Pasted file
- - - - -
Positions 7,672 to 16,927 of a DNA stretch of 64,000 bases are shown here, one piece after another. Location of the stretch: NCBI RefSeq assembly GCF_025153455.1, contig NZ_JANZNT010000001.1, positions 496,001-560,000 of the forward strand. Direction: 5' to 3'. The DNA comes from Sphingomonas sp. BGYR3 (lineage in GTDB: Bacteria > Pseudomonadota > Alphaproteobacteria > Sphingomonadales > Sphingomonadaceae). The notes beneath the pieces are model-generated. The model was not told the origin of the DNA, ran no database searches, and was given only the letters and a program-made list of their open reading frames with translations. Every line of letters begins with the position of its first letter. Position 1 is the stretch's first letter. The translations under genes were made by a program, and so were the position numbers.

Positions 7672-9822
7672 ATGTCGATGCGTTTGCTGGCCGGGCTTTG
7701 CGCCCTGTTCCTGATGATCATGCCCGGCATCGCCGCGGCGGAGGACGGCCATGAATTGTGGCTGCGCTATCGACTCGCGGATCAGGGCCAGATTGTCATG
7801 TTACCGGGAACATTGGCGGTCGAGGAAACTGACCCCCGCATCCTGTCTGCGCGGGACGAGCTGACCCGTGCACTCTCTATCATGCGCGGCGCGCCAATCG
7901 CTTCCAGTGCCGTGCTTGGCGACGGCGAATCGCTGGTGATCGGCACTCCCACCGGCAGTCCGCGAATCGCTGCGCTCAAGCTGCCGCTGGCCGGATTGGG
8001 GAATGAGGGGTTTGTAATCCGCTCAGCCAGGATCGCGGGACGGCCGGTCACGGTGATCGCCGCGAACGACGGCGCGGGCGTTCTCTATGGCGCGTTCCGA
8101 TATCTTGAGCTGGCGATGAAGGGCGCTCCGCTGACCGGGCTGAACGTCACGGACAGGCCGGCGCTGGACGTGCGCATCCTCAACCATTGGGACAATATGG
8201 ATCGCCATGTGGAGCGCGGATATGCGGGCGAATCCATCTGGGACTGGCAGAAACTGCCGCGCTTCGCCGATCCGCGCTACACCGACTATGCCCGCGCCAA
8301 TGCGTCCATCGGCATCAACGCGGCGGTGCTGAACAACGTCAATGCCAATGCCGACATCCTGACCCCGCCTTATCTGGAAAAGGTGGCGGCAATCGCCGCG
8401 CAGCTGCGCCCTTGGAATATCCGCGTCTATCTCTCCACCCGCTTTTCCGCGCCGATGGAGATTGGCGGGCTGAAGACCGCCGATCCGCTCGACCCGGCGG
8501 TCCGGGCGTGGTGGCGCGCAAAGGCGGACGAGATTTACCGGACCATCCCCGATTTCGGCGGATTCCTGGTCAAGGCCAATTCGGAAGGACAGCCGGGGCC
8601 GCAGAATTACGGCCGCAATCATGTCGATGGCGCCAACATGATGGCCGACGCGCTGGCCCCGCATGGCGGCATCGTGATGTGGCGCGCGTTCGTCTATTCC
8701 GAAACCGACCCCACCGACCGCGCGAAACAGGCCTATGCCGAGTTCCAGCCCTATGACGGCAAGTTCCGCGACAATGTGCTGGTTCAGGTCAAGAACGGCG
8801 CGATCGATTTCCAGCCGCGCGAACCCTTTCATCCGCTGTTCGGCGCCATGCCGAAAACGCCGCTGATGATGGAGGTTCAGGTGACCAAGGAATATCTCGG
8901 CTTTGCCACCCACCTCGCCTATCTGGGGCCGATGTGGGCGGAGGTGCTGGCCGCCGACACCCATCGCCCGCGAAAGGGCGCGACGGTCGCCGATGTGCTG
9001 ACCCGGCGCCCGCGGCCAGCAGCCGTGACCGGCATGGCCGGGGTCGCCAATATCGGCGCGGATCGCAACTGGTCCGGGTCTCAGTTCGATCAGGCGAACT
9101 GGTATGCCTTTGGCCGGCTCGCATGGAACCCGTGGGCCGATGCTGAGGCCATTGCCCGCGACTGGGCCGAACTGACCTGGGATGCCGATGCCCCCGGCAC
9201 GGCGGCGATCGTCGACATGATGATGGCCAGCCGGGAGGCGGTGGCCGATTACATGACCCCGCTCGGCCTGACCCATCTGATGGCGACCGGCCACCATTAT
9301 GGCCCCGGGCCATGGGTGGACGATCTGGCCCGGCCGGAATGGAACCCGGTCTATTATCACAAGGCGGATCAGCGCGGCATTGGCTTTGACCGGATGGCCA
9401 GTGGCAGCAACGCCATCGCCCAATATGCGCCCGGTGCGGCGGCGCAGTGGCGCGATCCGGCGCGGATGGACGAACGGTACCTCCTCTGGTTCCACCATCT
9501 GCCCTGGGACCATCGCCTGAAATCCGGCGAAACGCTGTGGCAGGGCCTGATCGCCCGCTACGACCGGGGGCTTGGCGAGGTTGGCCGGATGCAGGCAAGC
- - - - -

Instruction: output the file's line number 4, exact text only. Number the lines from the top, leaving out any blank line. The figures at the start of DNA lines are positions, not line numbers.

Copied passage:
7701 CGCCCTGTTCCTGATGATCATGCCCGGCATCGCCGCGGCGGAGGACGGCCATGAATTGTGGCTGCGCTATCGACTCGCGGATCAGGGCCAGATTGTCATG